Cluster munitions: Treacherous weapons that still kill ten years after a convention to ban them
By Simonetta Sommaruga and Peter Maurer*
Their bright colours attract children, arousing their curiosity. And it is children who often trigger their explosion, losing an arm, a leg or their lives.
Cluster munitions are one of the world's most treacherous weapons.
Dropped from the air or launched from the ground, cluster munitions are intended to strike targets with small explosive submunitions over an area the size of several football fields. However, these bomblets often fail to detonate as intended, lying on the ground for years, even decades, after the war has ended, waiting to kill or maim any man, woman or child who touches or steps on them.
This deadly legacy of war is not inevitable. Protecting civilians and ensuring respect for international humanitarian law is an integral part of Switzerland's foreign policy, as well as the core mission of the International Committee of the Red Cross (ICRC). Both work to prevent and mitigate the effects of cluster munitions and to improve victims' rehabilitation and quality of life.
The good news is that there is a treaty banning these indiscriminate and unacceptable weapons. This week marks the tenth anniversary of the Convention on Cluster Munitions, which came into force on 1 August 2010.
So far 108 countries have joined this important humanitarian treaty, which comprehensively bans the use, production, transfer, and stockpiling of these weapons. Countries that have joined the Convention have committed to destroying their stockpiles, clearing contaminated areas, and supporting the victims of cluster munitions. Together they have eliminated nearly 1.5 million stockpiled cluster munitions, ensuring that they will never be used. Large areas of land have been cleared in some countries, meaning children can walk safely to school, and adults can travel to work without fearing the worst. The Convention on Cluster Munitions has led to a substantial reduction in the use of these weapons, even by States that have not yet joined it, saving countless lives.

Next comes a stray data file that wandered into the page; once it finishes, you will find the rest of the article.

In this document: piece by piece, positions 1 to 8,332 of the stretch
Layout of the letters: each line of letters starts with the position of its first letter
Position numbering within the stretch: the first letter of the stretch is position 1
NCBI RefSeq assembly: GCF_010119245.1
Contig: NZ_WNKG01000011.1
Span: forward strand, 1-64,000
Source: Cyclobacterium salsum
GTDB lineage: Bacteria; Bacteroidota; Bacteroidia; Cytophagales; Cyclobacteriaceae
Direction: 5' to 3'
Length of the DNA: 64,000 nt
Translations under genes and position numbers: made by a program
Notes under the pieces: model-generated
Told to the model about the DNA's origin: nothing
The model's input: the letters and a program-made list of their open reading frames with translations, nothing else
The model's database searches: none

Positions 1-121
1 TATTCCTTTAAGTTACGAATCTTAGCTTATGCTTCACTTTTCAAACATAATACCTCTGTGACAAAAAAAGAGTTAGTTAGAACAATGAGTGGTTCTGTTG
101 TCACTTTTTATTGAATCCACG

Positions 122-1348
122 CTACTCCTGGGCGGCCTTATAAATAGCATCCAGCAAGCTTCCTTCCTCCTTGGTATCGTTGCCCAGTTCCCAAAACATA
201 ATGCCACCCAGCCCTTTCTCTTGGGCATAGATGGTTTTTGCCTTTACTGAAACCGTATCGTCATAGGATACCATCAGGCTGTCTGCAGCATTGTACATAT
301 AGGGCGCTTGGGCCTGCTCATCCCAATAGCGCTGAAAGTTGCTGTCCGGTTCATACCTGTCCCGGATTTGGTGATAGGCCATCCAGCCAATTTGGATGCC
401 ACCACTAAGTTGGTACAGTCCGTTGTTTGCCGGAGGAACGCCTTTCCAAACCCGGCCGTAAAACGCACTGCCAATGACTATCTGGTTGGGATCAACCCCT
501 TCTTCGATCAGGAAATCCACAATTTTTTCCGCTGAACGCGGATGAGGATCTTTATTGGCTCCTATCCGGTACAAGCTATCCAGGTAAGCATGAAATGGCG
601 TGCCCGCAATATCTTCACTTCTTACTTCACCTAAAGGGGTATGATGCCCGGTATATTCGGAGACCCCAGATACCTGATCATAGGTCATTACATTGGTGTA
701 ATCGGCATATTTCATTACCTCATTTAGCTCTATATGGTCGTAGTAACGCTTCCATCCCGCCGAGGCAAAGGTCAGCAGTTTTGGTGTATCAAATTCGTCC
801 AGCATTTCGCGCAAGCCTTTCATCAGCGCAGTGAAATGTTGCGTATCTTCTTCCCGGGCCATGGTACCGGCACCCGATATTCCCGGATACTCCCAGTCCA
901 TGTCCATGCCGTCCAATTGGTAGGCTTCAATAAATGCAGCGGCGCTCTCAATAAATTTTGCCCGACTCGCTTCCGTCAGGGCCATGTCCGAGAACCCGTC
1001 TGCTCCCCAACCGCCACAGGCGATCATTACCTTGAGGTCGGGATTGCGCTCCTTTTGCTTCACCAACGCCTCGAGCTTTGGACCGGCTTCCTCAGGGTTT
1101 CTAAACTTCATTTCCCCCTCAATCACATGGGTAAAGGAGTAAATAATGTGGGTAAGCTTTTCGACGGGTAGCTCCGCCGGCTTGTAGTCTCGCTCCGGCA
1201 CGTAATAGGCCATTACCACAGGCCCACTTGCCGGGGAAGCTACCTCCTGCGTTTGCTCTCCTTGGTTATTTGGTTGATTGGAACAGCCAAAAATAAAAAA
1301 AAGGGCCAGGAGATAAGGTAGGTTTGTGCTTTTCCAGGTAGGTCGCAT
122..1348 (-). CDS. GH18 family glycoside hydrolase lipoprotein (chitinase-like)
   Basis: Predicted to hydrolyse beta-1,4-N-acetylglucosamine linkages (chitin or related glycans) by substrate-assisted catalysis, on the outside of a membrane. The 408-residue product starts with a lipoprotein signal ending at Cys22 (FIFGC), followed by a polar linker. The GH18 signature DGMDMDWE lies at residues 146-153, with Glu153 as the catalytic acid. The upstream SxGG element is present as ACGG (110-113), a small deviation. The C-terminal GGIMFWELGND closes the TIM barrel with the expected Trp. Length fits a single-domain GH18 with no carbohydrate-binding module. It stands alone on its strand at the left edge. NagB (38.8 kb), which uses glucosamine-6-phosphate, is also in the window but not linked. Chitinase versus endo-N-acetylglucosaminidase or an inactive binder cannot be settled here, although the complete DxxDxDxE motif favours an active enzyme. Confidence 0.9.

Despite these successes, scores of people continue to be killed and injured every year. In recent years, the use of cluster munitions has been reported in countries such as Syria, Yemen and Libya, but other countries have also been affected, and it is the civilian population that continues to bear the brunt. Moreover, many areas remain contaminated by these munitions, long after they were dropped. Clearing them is a slow and dangerous task because of the number of unexploded bomblets and their instability - the slightest movement can trigger an explosion. Let us be unequivocal: any use, anywhere, by anyone, must be condemned.
Switzerland will host and preside over the Convention on Cluster Munitions second review conference, set to meet in Lausanne from 23 to 27 November. Such conferences are held every five years and play a vital role in defining the progress made under a convention. Together with partners such as the ICRC, Switzerland will work to advance the Convention's goal of a world free of cluster munitions, notably by urging States that have not yet joined it to do so at the earliest opportunity.
These commitments are critical if we are to achieve a world free of cluster munitions. We must ensure the complete destruction of stockpiles and clear all contaminated areas. And we must pledge our assistance for all victims.
The Convention on Cluster Munitions has helped considerably to protect civilians from the effects of war. Collective action is powerful: States, international organisations and civil society working together can achieve real and valuable change. The lives of countless civilians depend on it.
*Simonetta Sommaruga is the President of Switzerland. Peter Maurer is the President of the International Committee of the Red Cross.
To know more about how cluster munitions work and their humanitarian consequences, see this short explainer.